Are You Using The Right Thermal Spray Coating?
Thermal spray coating, or thermal coating, enhances surface characteristics and treats surfaces. It is a coating that has been designed or engineered with a specific purpose (or emphasis) in mind: i.e., precise operating environments, performance characteristics, specific corrosive species, etc.). And though there are numerous application methods and types of thermal spray coatings, these surface treatments are all of a superior quality.
But given a specific application, what is the best thermal coating for the desired result?
HVOF (High-Velocity Oxygen Fuel)
An extended nozzle and confined combustion are used to accelerate and heat powdered materials. HVOF operating conditions produce hypersonic gas velocities. The result is a corrosion resistant, wear resistance, hardened, well adhered, dense coating.
A work surface is treated by the application of thermal coating using an inert gas and DC electric arc. This coating is applied by a high temperature plasma flame which is utilized for the heating and acceleration of a consumable (powder). The entire process forms a plasma jet for application.
This thermal process is very economical. A consumable powder or a wire feed is melted through the use of combustion. The combustion is a result of a heated fuel source. Similar to arc spraying (see below), molten material is atomized and propelled toward a work surface by dry compressed air. But, unlike arc spraying, this method produces less fumes and dust. Characterized by its moderate spray rates, when it comes to applying thermal spray coatings, this method is extremely cost-effective.
Highly economical and productive, this thermal spray coating application also uses an electric arc and DC power. Of all thermal spray processes, this exhibits the highest deposition rate. When superior bond strength is needed, or substrates are in need of metallizing (but thermally sensitive), this method (which requires less power) is extremely suitable.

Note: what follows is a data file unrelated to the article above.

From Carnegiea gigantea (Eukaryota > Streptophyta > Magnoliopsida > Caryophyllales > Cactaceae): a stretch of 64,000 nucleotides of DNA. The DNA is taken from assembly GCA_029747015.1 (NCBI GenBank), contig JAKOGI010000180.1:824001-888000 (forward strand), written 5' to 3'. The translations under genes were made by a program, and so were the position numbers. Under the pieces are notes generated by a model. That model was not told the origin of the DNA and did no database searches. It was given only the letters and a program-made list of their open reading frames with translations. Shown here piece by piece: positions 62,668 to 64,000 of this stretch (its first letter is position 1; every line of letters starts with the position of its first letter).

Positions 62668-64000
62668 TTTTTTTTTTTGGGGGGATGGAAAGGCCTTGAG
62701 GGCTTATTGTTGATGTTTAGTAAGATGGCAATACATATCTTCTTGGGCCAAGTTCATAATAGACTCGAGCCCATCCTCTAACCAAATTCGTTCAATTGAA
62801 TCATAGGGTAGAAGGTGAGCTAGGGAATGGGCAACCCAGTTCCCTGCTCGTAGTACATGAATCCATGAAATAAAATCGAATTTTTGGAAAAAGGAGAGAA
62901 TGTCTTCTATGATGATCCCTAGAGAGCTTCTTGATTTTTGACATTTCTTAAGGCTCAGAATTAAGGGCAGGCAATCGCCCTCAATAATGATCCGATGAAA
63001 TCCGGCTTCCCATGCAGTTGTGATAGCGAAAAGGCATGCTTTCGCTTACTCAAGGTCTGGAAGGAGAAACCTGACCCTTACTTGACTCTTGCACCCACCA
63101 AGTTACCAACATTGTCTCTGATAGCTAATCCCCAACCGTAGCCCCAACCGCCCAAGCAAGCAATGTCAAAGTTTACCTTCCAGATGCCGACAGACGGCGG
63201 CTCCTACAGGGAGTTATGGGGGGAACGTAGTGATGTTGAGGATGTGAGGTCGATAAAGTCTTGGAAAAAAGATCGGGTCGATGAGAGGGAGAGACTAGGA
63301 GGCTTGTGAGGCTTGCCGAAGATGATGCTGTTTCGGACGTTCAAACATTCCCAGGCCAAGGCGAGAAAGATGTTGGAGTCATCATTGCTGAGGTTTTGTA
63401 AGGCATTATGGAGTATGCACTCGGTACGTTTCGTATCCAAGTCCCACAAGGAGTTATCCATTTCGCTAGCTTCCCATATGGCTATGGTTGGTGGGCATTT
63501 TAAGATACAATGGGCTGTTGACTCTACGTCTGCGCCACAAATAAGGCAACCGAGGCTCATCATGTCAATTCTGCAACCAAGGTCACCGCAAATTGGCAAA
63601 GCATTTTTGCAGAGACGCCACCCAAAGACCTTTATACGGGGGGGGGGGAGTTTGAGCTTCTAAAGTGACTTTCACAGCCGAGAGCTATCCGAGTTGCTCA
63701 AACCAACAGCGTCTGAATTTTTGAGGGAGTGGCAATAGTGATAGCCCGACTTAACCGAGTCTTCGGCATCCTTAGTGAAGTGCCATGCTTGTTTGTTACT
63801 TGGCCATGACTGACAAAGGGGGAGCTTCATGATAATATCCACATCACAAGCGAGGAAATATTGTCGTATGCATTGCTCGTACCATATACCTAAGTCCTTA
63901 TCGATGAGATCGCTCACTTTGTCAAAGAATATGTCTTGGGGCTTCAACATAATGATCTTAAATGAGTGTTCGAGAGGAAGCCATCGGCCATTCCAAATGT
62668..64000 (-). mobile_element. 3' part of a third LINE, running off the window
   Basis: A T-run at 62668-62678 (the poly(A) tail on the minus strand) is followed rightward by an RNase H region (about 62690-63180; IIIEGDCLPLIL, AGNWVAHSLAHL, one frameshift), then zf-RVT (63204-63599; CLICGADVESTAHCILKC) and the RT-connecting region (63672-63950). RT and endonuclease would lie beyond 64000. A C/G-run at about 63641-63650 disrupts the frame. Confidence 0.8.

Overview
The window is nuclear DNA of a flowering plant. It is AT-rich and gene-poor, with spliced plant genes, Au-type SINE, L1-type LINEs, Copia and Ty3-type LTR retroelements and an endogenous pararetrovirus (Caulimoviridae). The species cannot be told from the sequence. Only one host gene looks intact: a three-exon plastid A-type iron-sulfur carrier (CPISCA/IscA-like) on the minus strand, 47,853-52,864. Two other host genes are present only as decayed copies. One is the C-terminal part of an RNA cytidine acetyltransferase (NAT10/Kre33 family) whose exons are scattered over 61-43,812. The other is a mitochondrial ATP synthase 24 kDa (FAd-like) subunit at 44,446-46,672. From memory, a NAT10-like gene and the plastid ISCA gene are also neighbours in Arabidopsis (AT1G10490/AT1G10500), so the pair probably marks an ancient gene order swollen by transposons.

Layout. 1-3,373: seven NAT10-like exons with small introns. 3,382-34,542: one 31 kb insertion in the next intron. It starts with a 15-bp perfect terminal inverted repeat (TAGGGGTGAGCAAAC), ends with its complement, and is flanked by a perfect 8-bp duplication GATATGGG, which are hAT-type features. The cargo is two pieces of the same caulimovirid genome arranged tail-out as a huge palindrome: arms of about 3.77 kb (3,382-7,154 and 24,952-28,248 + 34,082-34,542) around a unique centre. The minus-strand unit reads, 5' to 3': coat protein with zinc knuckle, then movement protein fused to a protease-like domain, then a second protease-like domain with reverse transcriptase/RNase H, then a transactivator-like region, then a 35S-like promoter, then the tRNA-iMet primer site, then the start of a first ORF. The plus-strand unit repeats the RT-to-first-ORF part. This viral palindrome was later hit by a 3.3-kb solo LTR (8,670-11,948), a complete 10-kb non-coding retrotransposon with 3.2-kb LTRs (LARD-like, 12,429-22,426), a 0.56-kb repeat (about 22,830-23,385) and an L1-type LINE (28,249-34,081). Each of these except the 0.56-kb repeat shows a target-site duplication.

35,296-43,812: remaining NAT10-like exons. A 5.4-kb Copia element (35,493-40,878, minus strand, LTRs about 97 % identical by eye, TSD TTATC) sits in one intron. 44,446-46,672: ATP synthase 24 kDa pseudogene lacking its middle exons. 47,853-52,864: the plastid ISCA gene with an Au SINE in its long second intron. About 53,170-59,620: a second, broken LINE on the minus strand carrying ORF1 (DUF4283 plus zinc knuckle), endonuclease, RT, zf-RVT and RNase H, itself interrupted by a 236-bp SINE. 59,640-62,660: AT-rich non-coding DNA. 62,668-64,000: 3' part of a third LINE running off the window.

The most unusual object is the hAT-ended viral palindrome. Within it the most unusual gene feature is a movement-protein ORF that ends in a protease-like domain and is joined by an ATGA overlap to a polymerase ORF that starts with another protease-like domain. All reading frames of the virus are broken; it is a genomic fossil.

Techniques of Deposition
Lamallae, or splats, are the flattened liquid drops, applied layer by layer, and what characterize thermal spray coatings. The coating’s ferocity and thickness are determined by the voids between the overlapping splats. Surface characteristics are profoundly affected by the method of deposition. Additionally, each coating method’s benefits and costs should be weighed, one against the other, to determine the best method for a particular job.
The Criteria for Selection
Let’s break down the possibilities.
- What is the desired effect?
- What substrate is going to be coated?
- Should you consider a virtually universal spray coating process such as VPS (vacuum plasma spraying)? Universal methods can be applied to metallic surfaces, plastics, laminate surfaces, etc. Other coatings tend to be somewhat limited.
Next, what kind of endurance will be expected from this coating and what kind of environmental exposure will it be subjected to?
- A refractory coating may be required for high temperature application.
- An anodic coating may be preferred for highly corrosive applications.
Additional considerations can include the cost, service life, and what kind of environment the coat will be applied in.
The quality of a thermal spray coating is significantly impacted by the coating process used. Every process has its unique advantages and limitations. And while the material being deposited is important, so is the quality and cost of the method used for any given thermal coating process.
At A&A Coatings, we look at each client and their needs, individually. We can help you determine the appropriate thermal coating for your precise situation. Contact us to speak to one of our experienced, knowledgeable representatives today to discuss thermal coatings.